Introduction

This guideline updates and replaces NICE guideline CG27. Recommendations 1.1.1 to 1.1.3 update and replace recommendations 1.1.2 to 1.1.5 in NICE guideline CG121. The recommendations are labelled according to when they were originally published (see update information for details).

Cancer has an enormous impact, both in terms of the number of people affected by it and the individual impact it has on people with cancer and those close to them. More than 300,000 new cancers (excluding skin cancers) are diagnosed annually in the UK, across over 200 different cancer types. Each of these cancer types has different presenting features, though they sometimes overlap. Approximately one‑third of the population will develop a cancer in their lifetime. There is considerable variation in referral and testing for possible cancer, which cannot be fully explained by variation in the population.

The identification of people with possible cancer usually happens in primary care, because the large majority of people first present to a primary care clinician. Therefore, evidence from primary care should inform the identification process and was used as the basis for this guideline.

The recommendations were developed using a 'risk threshold', whereby if the risk of symptoms being caused by cancer is above a certain level then action (investigation or referral) is warranted. The positive predictive value (PPV) was used to determine the threshold. In the previous guideline, a disparate range of percentage risks of cancer was used to form the recommendations. Few corresponded with a PPV of lower than 5%. The Guideline Development Group (GDG) felt that, in order to improve diagnosis of cancer, a PPV threshold lower than 5% was preferable. Taking into account the financial and clinical costs of broadening the recommendations, the GDG agreed to use a 3% PPV threshold value to underpin the recommendations for suspected cancer pathway referrals and urgent direct access investigations, such as brain scanning or endoscopy. Certain exceptions to a 3% PPV threshold were agreed. Recommendations were made for children and young people at below the 3% PPV threshold, although no explicit threshold value was set. The threshold was not applied to recommendations relating to tests routinely available in primary care (including blood tests such as prostate‑specific antigen and imaging such as chest X‑ray), primary care tests that could be used in place of specialist referral, non‑urgent direct access tests and routine referrals for specialist opinion. Further information about the methods used to underpin the recommendations can be found in the full version.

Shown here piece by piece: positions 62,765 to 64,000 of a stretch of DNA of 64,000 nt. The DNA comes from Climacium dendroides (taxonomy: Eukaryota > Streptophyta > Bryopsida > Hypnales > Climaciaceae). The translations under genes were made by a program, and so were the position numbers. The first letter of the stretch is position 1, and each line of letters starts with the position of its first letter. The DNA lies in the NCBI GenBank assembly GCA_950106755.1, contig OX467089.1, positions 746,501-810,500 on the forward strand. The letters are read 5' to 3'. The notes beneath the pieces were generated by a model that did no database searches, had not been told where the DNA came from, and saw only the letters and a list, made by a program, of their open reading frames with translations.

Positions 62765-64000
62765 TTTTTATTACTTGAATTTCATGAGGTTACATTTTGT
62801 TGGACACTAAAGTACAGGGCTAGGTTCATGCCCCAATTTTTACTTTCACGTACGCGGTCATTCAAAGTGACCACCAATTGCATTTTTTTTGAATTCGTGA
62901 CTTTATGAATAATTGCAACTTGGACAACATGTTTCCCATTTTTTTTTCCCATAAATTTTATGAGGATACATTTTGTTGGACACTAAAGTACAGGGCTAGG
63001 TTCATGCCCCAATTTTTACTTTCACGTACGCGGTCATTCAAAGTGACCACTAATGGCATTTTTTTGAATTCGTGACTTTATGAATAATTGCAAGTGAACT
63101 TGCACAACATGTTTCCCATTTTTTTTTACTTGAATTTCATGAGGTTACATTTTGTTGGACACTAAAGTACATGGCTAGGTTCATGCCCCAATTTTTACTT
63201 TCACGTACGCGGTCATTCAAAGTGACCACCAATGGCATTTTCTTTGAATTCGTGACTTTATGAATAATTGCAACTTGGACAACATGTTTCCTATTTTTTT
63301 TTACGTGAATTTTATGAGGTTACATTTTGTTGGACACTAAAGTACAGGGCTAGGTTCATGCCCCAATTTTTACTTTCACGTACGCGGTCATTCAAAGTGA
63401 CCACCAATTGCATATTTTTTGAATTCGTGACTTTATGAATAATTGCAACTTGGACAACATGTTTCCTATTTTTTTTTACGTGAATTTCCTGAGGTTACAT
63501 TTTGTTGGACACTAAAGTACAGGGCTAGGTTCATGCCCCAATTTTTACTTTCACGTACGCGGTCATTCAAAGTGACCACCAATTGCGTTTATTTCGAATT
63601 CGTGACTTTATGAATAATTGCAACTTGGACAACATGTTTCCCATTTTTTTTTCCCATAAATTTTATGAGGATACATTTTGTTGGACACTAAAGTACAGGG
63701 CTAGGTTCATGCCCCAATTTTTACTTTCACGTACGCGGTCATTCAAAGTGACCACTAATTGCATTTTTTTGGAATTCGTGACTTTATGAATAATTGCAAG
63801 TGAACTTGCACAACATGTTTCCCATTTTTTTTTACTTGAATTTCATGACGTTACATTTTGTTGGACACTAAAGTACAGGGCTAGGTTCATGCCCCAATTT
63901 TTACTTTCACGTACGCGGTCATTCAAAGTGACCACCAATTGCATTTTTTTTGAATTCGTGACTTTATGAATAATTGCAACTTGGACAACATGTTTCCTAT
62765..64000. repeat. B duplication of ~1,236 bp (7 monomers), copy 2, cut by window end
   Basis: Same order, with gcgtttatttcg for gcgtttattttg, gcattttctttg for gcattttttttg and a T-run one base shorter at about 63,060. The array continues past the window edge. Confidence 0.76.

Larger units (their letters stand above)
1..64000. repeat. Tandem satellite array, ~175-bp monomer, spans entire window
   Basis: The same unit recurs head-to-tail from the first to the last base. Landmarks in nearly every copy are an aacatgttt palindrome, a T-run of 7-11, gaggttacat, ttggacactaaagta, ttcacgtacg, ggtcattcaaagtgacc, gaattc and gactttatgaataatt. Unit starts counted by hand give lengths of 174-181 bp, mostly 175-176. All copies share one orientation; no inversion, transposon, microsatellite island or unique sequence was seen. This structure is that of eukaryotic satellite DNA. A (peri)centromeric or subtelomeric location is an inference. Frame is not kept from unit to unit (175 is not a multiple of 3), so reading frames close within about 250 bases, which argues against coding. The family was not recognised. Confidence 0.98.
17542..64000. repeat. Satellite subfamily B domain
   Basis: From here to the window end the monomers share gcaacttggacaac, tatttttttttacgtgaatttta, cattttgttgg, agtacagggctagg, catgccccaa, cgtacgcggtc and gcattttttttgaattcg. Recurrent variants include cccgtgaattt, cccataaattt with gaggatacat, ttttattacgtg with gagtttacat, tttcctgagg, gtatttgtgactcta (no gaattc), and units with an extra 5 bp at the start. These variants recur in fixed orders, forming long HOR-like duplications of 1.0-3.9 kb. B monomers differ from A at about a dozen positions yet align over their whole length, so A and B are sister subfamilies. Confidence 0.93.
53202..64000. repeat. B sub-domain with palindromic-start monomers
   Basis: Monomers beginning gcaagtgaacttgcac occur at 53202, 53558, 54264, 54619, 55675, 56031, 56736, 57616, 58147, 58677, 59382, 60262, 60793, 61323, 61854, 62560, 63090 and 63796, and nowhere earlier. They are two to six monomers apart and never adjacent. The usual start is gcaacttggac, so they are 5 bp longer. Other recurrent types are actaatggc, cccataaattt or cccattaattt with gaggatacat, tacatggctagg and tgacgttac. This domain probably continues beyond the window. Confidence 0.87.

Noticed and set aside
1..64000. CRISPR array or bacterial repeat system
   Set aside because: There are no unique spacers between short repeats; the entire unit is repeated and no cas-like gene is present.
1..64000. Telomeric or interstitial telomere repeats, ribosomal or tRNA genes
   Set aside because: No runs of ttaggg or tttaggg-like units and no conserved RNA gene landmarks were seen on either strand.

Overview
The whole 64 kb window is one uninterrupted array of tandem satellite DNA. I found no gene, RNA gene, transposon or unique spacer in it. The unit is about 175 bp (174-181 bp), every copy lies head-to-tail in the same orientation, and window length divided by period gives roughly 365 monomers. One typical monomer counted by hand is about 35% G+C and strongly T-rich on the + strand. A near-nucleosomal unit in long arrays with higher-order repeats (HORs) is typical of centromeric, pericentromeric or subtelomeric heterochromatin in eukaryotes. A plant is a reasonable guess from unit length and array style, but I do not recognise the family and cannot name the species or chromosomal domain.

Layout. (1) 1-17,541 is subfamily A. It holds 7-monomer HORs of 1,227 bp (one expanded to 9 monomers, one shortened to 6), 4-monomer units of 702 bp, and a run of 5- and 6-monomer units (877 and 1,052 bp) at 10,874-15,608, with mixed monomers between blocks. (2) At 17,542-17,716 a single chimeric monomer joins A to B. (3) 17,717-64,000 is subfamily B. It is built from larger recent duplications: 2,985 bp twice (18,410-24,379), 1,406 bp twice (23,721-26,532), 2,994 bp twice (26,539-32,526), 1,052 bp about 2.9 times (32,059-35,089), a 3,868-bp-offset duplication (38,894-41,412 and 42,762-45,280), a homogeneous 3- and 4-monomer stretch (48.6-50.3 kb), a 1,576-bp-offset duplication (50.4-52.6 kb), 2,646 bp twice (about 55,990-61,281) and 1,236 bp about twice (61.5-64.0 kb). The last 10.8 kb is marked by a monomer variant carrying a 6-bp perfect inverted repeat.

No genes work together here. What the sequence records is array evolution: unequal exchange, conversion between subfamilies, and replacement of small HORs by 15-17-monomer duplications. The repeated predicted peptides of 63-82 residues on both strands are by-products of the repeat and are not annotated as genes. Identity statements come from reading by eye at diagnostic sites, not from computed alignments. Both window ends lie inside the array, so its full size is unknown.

It is well recognised that some risk factors increase the chance of a person developing cancer in the future, for example, increasing age and a family history of cancer. However, risk factors do not affect the way in which cancer presents. Of the risk factors that were reported in the evidence, only smoking (in lung cancer) and age were found to significantly influence the chance of symptoms being predictive of cancer. Therefore, these are included in the recommendations where relevant. For all other risk factors, the recommendations would be the same for people with possible symptoms of cancer, irrespective of whether they had a risk factor. However, an exception was made to include asbestos exposure in the recommendations because of the high relative risk of mesothelioma in people who have been exposed to asbestos.

This guideline covers the recognition and selection for referral or investigation in primary care of people of all ages, including children and young people, who may have cancer. Although we have used the terms 'men' and 'women' for recommendations on gender‑related cancers, these recommendations also extend to people who have changed or are in the process of changing gender, and who retain the relevant organs.

The guideline aims to help people understand what to expect if they have symptoms that may suggest cancer. It should also help those in secondary care to understand which services should be provided for people with suspected cancer. Finally, these recommendations are recommendations, not requirements, and they are not intended to override clinical judgement.

The recommendations in this guideline have been organised into 3 separate sections to help clinicians find the relevant information easily. In the first, the recommendations are organised by cancer site. There is a section covering patient support, safety netting and the diagnostic process. Then, for those wanting to find recommendations on specific symptoms and primary care investigations, the recommendations are in a section organised by symptoms and investigation findings.

Safeguarding children

Remember that child maltreatment:

  • is common

  • can present anywhere

  • may co‑exist with other health problems, including suspected cancer.

See the NICE guideline on child maltreatment for clinical features that may be associated with maltreatment.

  • National Institute for Health and Care Excellence (NICE)